How do I track my DVD-Rs?
November 25, 2008 7:18 PM   Subscribe

Is there any good, free UNIX/Linux software you can suggest for keeping a searchable index of removable media?

I have a large collection of backed up files on DVD-R (about five or six hundred volumes). I have been using a proprietary and rather crufty application called CDFinder. My Mac laptop has become rather less stable recently (and I haven't got enough money for one of them nice new MacBooks), so I've made the leap to a netbook running Linux. This is the one application I can't find a decent equivalent for.

Ideally, I want an application that will maintain a database of all the metadata about the files on burned CD/DVD volumes. That metadata will obviously include the file names, creation/modification dates, but also ID3 data for audio files and the equivalent metadata for videos, photos, PDFs and all the other stuff I haven't really thought about. Search speed isn't tremendously important - it doesn't bother me if it takes fifteen seconds to do a search.

One of the things I would like would be for the data to be in an open format, and for the search tool to be usable from the command line (so I can use it over SSH).

I have done some Googling, but all I can find are the sort of things record collectors would use to keep track of their albums. Not what I want: I basically want UNIX's metadata-aware 'find' or 'locate' commands for unmounted volumes.

I've been thinking about building something like this myself as a fun little open-source project over the Christmas holidays. If someone has a suggestion of an existing project that would do what I want that is free, open source and preferably not tied to any windowing environments (command line ftw!), I'd be greatly appreciative.
posted by tommorris to Computers & Internet (7 answers total)
The only thing I can think of would be either Amarok or Rhythmbox - my music collection is a mix of CDs and downloaded mp3s. Whenever I load a song in either application, I get cover art, album name, artist name, and so on. Not sure about Amarok, but Rhythmbox has an excellent search engine.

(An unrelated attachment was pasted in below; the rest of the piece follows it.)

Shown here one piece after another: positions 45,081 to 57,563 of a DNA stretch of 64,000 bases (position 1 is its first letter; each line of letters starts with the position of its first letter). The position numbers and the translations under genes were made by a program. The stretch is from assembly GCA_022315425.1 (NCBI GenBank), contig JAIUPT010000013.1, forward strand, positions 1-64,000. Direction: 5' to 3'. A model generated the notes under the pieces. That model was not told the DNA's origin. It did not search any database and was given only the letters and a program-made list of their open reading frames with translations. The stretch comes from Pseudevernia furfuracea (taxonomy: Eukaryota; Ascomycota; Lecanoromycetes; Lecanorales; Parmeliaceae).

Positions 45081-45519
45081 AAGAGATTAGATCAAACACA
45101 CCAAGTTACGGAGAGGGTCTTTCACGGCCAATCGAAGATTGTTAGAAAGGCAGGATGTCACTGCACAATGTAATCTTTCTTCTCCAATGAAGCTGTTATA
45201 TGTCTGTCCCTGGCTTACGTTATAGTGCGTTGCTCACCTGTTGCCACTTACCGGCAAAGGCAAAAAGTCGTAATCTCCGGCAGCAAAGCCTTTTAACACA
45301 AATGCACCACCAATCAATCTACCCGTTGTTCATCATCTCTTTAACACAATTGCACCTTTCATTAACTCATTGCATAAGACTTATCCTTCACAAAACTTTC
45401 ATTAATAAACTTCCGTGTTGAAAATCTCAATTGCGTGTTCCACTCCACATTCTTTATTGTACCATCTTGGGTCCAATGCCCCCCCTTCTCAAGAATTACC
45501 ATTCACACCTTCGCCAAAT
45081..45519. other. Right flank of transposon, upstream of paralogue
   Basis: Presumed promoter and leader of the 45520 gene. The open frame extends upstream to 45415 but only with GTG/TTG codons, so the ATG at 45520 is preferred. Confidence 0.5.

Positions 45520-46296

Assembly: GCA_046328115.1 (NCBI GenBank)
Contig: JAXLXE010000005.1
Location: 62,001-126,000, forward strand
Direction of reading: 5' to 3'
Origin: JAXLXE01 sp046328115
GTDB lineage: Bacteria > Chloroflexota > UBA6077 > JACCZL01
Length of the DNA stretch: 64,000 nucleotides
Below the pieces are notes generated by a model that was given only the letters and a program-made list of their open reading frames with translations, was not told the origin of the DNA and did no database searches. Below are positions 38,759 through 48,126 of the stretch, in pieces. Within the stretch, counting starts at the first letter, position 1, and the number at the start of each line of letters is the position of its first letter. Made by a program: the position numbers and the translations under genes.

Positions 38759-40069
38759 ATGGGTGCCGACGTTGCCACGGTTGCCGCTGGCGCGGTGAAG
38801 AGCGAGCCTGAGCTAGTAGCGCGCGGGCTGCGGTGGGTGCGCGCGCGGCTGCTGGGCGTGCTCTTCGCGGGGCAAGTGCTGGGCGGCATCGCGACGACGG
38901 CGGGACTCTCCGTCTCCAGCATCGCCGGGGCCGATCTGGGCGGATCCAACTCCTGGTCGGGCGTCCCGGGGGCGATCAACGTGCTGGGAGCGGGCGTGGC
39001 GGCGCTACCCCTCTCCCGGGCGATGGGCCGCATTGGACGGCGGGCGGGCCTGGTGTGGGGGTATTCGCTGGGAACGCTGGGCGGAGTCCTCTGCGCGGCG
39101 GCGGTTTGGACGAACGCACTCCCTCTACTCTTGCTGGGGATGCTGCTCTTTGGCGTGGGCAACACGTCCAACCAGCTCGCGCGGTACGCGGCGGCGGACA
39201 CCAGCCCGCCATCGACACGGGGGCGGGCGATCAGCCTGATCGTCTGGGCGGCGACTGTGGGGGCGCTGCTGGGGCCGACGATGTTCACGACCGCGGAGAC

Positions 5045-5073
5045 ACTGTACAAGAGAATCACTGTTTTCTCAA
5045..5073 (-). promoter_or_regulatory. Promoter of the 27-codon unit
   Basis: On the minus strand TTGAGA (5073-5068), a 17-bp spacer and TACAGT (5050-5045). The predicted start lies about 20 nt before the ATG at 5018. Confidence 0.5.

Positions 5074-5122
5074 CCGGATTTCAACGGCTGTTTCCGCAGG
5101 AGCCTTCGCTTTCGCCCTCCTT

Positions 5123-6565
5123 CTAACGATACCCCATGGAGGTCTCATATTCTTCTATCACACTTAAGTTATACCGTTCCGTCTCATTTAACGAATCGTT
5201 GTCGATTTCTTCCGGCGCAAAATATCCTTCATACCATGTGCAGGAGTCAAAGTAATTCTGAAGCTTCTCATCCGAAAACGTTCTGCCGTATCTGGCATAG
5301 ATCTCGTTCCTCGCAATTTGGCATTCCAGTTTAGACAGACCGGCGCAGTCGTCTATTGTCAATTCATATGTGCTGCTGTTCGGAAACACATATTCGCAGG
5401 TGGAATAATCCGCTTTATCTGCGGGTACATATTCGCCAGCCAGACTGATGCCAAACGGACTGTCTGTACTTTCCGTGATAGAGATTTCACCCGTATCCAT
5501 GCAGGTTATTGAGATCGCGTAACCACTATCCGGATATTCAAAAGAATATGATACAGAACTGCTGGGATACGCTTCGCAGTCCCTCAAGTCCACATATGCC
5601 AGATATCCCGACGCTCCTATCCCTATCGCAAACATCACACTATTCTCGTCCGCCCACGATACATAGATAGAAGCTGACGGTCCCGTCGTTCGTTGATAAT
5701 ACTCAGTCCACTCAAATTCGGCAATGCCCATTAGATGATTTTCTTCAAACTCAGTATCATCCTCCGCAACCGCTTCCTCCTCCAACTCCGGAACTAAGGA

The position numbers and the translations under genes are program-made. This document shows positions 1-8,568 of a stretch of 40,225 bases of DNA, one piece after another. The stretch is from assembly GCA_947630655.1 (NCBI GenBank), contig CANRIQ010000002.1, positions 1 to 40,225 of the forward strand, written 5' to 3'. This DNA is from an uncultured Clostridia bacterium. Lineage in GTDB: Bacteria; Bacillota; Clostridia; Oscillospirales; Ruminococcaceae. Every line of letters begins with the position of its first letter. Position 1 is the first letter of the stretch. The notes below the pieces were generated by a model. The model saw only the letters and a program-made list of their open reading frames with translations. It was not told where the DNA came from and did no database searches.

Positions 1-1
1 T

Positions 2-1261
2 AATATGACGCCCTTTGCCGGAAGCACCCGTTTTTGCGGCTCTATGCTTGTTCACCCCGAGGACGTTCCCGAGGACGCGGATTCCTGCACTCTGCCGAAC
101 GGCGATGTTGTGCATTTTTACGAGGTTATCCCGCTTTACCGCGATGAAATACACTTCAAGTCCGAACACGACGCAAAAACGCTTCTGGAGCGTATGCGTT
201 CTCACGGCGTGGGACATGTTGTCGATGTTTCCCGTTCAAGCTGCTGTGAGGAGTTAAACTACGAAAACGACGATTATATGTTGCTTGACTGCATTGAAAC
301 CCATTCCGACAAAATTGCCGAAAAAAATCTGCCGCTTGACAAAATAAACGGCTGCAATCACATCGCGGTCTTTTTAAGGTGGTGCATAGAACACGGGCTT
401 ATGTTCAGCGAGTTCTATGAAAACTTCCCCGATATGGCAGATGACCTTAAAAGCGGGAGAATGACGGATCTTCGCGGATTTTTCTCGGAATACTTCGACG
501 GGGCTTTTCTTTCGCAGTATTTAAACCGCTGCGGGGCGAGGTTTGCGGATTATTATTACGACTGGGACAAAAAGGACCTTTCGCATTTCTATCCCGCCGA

posted by Marisa Stole the Precious Thing at 1:32 AM on November 26, 2008

As for your DVD's, Totem Media Player would be the way to go.
posted by Marisa Stole the Precious Thing at 1:36 AM on November 26, 2008

Well, you mentioned 'locate', and although it doesn't catalog metadata it can be used to catalog removable media by creating additional databases. See your local man pages for more info.
posted by MaxK at 8:06 PM on November 26, 2008

Gnome Tracker appears to be a Metadata indexing tool that does what you want. it has command line and GUI search tools. I've never used it so I don't know how it handles removable media though it probably can be made to.
posted by tallus at 2:14 AM on November 27, 2008

If you can export the data from your current program, you could put directory/metadata listings in text files (one file per disc) and then use something like Glimpse or even grep to find what you're looking for.
posted by fengshui at 7:09 PM on November 29, 2008

Here's a perl script (If you're so inclined):
use File::Find;
print STDOUT "Enter a disk id number:";
$disc_id = ;
system("mount /media/cdrom");
open FILE, ">>dvdrecord" or die;
find(\&process_file, "/media/cdrom");
close FILE;
system("eject /media/cdrom");

sub process_file {
my $filename = $_;
my $fullpath = $File::Find::name;
$fullpath =~ s/\/media\/cdrom/$disc_id/;
print FILE $fullpath."\n";

posted by nimmpau at 8:02 AM on December 6, 2008 [1 favorite]

Yeah, I've been looking for something along these lines for years, had some good results but never ended up using anything extensively. I have used CdCat for a number of my archives on disks, though it looks like there are some newer applications now I'd like to try. It has no CIL, unfortunately, and the interface is a little crusty. For as obvious of an application as this seems to me, I've spent a lot of time looking for a solution with few satisfying results. Hopefully I can help you out a bit, though.

The only one I've found that (I think) meets all your criteria is GTKatalog, which has a (slightly limited) ncurses interface (a wonderous thing), metadata/file information extraction via plugins, and storage of directory structure and file information. It doesn't appear to scan MP3 tags by default, but I think you could make a plugin.

Look at some of the other solutions on linuxappfinder. I think the rest are GUI-based, though perhaps a CLI could be added to some.
posted by nTeleKy at 10:14 AM on December 12, 2008

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